A group of around 20 students and faculty from the Classics Department recently finished an English translation of an 1836 Latin letter from the Society of Jesus headquarters in Rome. The translation revealed that the university did not comply with the Jesuits’ provisions for the sale of 272 slaves that saved Georgetown from bankruptcy in 1838.
The then-Superior General of the Society of Jesus, Jan Roothaan, addressed the letter to the Provincial Father at Georgetown, William McSherry. Within it, Roothaan outlined a set of stipulations for the sale of the slaves. He wrote that the university should not use the funds from the sale to pay off their debt and that the slaves should be assisted in their continued practice of Catholicism. The university did not follow either of Roothaan’s demands.
“What struck me when reading it … was Roothaan’s unhappiness about this affair,” Josiah Osgood, a Classics professor involved in the project, wrote in an email to the Voice.
The letter, translated between Feb. 10 and March 24, underwent a painstaking translation process involving around a dozen undergraduate students, along with handwriting experts, Annee Lyons (COL ‘18), a student involved in the translation, said. Their work on this letter is a part of the university’s broader movement to address its history with slavery.
The letter has added to the knowledge surrounding the 1838 sale, which became a focal point of the national conversation on the history of slavery at colleges and universities in 2015. University President John DeGioia responded to this national attention by creating the Working Group on Slavery, Memory, and Reconciliation and later engaging in dialogue with the descendants of slaves that Georgetown sold, notably announcing preferential admissions to descendants. The university has looked to continue this reconciliation through original research.
The Georgetown Slavery Archive, a recommendation of the working group, launched last year and presently hosts 85 materials relating to the 1838 sale of slaves, including advertisements, financial statements, and speeches. It also contains photos of Frank Campbell, a slave sold by the university that the New York Times highlighted in early March.
The Georgetown Slavery Archive added the original letter with its translation to its digital collections on March 28. Adam Rothman, a principal researcher for the archive and history professor, was responsible for bringing the Latin letter to the attention of the Classics department.
“[The department’s] participation shows how faculty and students can contribute to Georgetown’s Slavery, Memory, and Reconciliation effort from whatever field of knowledge they happen to be devoted to,” Rothman wrote in an email to the Voice.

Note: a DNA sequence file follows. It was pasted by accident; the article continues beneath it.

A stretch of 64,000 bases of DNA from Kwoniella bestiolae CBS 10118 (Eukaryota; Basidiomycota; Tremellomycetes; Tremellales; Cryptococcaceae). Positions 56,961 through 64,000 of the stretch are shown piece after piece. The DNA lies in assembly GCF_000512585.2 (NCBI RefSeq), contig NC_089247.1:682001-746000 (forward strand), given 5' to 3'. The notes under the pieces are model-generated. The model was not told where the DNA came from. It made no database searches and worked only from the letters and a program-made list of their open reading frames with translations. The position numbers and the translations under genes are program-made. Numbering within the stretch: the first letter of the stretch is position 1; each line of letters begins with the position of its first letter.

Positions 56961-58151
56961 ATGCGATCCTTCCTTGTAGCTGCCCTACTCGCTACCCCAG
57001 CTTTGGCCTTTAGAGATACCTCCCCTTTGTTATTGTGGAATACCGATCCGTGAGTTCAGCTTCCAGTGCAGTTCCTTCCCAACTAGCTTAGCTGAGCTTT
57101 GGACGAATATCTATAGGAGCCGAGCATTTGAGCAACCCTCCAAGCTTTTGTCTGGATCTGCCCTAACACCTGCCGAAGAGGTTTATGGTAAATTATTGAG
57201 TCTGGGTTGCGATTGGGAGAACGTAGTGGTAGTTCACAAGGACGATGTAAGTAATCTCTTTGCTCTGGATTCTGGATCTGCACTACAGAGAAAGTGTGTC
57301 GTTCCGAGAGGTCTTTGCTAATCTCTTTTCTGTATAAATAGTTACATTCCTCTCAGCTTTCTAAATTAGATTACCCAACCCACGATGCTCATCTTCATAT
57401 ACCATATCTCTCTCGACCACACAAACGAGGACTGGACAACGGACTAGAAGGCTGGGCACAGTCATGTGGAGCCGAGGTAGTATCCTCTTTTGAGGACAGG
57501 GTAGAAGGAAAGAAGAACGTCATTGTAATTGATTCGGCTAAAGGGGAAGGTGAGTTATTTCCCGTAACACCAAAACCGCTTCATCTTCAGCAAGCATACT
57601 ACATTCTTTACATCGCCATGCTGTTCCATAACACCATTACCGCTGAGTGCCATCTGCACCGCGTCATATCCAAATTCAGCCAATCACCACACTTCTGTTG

Lyons and Rothman said that more work remains for both the Slavery Archive and the university as a whole. “I hope it serves as an inspiration and model for faculty and students in other departments and programs to find creative and appropriate ways to participate,” Rothman wrote.
The university will hold a Liturgy of Remembrance, Contrition, and Hope on April 18, at which time Freedom and Remembrance Halls will be formally renamed as Isaac Hawkins Hall and Anne Marie Becraft Hall, respectively. Before November 2015, the halls were named for Jesuits involved in the sale, and were changed in response to student protests. Hawkins was the first slave listed in the 1838 sale and Becraft was a woman of color who began a school for girls in Georgetown during the early 1800s.
Osgood and Lyons also plan to continue translating additional letters from Latin to English. Osgood said the university still has a large collection of untranslated letters sent among the Jesuits and to Rome.
“What was incredible, as a Classics student, was practically applying the years I’ve studied Latin,” Lyons said. “It’d be so interesting to see what secrets are still left in those letters that haven’t been translated yet.”
For Danny O’Sullivan (COL ‘20), another student involved, Classics provides the unique ability to contend with Georgetown’s past and shape university policy moving forward.
“I wasn’t ready for the silence that came after we first read through the Latin,” O’Sullivan wrote in an email to the Voice. “It wasn’t the usual silence that precedes an attempt to put Latin thoughts into English words. It was the silence that comes when emotions rob you of speech. Translating is a challenge. Translating in honor of 272 people and their descendants … is a responsibility beyond words.”
Image Credits: Keeho Kang